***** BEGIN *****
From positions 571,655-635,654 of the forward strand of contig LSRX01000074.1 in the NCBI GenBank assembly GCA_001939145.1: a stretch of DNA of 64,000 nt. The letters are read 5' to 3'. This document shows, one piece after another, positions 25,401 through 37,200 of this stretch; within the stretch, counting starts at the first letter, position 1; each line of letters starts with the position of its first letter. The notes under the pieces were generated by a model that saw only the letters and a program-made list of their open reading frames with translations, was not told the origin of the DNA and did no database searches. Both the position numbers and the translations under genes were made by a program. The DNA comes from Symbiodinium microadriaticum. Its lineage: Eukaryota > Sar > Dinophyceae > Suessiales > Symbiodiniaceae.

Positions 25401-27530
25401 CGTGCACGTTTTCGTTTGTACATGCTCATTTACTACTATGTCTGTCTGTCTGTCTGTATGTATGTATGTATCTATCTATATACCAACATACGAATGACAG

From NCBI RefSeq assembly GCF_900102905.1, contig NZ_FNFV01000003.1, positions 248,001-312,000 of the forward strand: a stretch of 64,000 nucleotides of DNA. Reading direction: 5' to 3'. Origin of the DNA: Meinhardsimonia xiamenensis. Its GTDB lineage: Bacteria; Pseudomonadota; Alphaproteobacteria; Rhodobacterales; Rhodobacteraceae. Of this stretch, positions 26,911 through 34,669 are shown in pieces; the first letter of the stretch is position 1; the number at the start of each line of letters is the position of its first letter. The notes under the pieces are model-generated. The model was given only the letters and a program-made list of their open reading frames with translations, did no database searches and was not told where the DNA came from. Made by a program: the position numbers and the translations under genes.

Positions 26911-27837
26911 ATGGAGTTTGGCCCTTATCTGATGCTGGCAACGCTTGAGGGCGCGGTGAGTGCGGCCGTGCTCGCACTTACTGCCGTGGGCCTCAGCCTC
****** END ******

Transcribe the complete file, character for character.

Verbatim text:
From positions 571,655-635,654 of the forward strand of contig LSRX01000074.1 in the NCBI GenBank assembly GCA_001939145.1: a stretch of DNA of 64,000 nt. The letters are read 5' to 3'. This document shows, one piece after another, positions 25,401 through 37,200 of this stretch; within the stretch, counting starts at the first letter, position 1; each line of letters starts with the position of its first letter. The notes under the pieces were generated by a model that saw only the letters and a program-made list of their open reading frames with translations, was not told the origin of the DNA and did no database searches. Both the position numbers and the translations under genes were made by a program. The DNA comes from Symbiodinium microadriaticum. Its lineage: Eukaryota > Sar > Dinophyceae > Suessiales > Symbiodiniaceae.

Positions 25401-27530
25401 CGTGCACGTTTTCGTTTGTACATGCTCATTTACTACTATGTCTGTCTGTCTGTCTGTATGTATGTATGTATCTATCTATATACCAACATACGAATGACAG

From NCBI RefSeq assembly GCF_900102905.1, contig NZ_FNFV01000003.1, positions 248,001-312,000 of the forward strand: a stretch of 64,000 nucleotides of DNA. Reading direction: 5' to 3'. Origin of the DNA: Meinhardsimonia xiamenensis. Its GTDB lineage: Bacteria; Pseudomonadota; Alphaproteobacteria; Rhodobacterales; Rhodobacteraceae. Of this stretch, positions 26,911 through 34,669 are shown in pieces; the first letter of the stretch is position 1; the number at the start of each line of letters is the position of its first letter. The notes under the pieces are model-generated. The model was given only the letters and a program-made list of their open reading frames with translations, did no database searches and was not told where the DNA came from. Made by a program: the position numbers and the translations under genes.

Positions 26911-27837
26911 ATGGAGTTTGGCCCTTATCTGATGCTGGCAACGCTTGAGGGCGCGGTGAGTGCGGCCGTGCTCGCACTTACTGCCGTGGGCCTCAGCCTC